Milk and dairy products sold in Asian supermarkets are being tested for melamine by the New Zealand Food Safety Authority.
Food safety inspectors started taking random samples on Thursday night from Asian supermarkets, after initially focusing on infant formula, the authority's deputy chief executive, Sandra Daly, told the Weekend Herald.
"We have primarily been testing infant formulas because they are at the high risk, but we are now looking to identify other dairy products which may also be affected.
She said New Zealand did not import infant formula directly from China, and only very small amounts of dairy products such as milk, milk powder and cheese from China, and the checks had been conducted as a precautionary measure.
"Last night our people have done a scan through Asian supermarkets taking samples they feel have a significant dairy component for testing," Ms Daly said.
In Hong Kong, food inspectors ordered a recall after melamine - a chemical found in the tainted infant formula in China which killed four babies and sickened more than 6000 others - was found in an ice cream bar made by Shanghai Yili AB Foods.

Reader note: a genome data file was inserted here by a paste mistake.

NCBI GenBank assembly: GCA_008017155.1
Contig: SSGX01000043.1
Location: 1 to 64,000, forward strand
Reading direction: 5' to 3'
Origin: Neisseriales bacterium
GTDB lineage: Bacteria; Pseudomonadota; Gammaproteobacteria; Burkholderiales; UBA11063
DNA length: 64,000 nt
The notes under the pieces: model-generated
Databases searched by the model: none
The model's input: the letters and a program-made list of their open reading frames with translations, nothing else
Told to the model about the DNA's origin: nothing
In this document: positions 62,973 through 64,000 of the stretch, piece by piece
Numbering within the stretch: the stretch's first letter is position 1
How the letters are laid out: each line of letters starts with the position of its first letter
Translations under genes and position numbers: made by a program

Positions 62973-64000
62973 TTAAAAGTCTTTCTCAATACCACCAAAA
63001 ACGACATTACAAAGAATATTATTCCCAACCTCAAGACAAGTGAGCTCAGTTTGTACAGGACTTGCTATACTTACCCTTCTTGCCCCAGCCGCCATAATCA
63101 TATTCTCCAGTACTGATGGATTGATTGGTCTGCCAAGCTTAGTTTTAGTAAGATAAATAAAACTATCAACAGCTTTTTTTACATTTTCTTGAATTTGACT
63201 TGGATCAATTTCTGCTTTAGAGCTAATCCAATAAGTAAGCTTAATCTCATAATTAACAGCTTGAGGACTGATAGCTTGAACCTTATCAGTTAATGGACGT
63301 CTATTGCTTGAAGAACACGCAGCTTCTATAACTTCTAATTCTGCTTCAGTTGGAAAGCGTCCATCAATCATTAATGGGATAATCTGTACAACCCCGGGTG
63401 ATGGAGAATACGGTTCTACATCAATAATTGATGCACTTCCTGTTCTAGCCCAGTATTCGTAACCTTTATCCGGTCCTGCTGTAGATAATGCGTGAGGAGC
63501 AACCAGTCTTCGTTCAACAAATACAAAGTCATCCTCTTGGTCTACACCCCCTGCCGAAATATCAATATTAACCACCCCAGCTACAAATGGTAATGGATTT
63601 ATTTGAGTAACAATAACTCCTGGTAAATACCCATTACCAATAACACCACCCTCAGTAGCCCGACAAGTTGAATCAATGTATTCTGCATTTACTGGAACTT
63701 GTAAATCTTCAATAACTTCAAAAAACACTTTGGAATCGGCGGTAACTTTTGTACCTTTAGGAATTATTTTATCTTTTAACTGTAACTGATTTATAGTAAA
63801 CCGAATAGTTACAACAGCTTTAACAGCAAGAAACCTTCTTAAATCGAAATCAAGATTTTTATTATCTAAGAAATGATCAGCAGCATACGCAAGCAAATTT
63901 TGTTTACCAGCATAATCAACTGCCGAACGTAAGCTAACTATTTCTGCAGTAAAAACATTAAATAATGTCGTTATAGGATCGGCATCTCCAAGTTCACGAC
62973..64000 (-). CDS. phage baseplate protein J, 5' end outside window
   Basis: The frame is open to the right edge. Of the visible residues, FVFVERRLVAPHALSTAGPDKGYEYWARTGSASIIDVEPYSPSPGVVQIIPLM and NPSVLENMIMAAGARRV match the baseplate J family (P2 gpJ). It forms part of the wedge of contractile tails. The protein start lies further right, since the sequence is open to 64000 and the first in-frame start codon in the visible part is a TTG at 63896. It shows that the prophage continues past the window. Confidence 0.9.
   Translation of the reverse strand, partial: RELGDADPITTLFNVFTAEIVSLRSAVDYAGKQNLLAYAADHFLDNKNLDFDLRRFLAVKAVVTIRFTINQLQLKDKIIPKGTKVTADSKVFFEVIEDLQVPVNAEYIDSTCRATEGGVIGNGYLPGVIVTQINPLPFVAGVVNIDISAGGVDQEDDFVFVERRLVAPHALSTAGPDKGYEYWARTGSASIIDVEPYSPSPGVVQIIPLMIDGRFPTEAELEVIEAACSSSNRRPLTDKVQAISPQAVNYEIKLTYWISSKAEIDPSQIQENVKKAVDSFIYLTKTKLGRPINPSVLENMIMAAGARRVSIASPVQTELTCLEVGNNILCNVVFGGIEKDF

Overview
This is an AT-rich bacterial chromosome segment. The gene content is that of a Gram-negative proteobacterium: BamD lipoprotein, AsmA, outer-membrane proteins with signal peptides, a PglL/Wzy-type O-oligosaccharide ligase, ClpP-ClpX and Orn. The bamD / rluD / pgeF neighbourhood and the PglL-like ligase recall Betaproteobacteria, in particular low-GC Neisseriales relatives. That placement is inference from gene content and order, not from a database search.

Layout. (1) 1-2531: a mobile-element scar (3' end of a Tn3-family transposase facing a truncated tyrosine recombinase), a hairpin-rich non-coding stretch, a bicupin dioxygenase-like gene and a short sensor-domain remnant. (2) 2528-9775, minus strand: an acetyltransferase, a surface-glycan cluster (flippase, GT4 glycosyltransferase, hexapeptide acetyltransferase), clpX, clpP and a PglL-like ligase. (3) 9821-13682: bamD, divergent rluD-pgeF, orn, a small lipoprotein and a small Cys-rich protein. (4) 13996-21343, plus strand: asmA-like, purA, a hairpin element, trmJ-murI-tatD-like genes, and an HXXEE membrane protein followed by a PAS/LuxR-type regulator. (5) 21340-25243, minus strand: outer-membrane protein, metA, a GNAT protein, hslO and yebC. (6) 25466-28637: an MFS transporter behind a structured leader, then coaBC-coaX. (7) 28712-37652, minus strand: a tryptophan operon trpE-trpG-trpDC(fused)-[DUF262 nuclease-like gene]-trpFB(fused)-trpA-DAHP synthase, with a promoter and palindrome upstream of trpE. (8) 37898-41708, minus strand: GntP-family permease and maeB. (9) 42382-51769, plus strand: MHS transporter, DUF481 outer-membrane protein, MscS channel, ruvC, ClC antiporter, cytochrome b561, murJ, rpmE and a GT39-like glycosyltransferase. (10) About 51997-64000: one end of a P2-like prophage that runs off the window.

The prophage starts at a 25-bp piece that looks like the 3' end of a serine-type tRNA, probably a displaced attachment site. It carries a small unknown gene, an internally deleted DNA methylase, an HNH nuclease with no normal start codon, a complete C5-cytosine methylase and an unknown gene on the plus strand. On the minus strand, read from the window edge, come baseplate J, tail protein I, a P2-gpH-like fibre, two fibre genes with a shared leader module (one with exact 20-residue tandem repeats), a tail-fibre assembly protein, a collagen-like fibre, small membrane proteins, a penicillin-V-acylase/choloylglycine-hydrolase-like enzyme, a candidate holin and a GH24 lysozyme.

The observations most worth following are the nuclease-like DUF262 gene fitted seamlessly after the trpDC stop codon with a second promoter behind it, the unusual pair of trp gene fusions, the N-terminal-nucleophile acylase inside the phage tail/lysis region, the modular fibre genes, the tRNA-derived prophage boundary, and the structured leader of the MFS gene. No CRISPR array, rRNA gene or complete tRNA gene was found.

Its government has also issued a warning against Taiwan-produced drinks made with milk powder from the San Lu group.
Singapore has also recalled a China-made product, Yili's Natural Choice Yoghurt, after a sample was found to be tainted with melamine, and is testing 19 other Chinese dairy milk products, including Meiji and Rabbit milk candy, which are also sold in Asian supermarkets here.
However, Ms Daly said: "We have no reasons to recall any of the products we have tested so far."
However, Asian supermarket customers are not taking any chances.
A check with 10 customers at three Asian supermarkets in Auckland - Silverbell, Tofu shop and T-mart - found most are shunning milk and dairy products from China.
Tour guide Ji Liang, 37, said she had stopped buying her son the Chinese milk biscuits and drinks for his lunch box and would stick to New Zealand brands instead.
Housewife Jane Robinson, who said she was fond of "trying different Asian snacks" after having lived in Hong Kong, says she will be avoiding all dairy and milk products from China and Taiwan.
Of the 10, only one customer said she was not affected by news of China's tainted milk scandal.
A manager at T-mart in Newmarket said there were no plans to pull China or Taiwan-made dairy products from the shelves.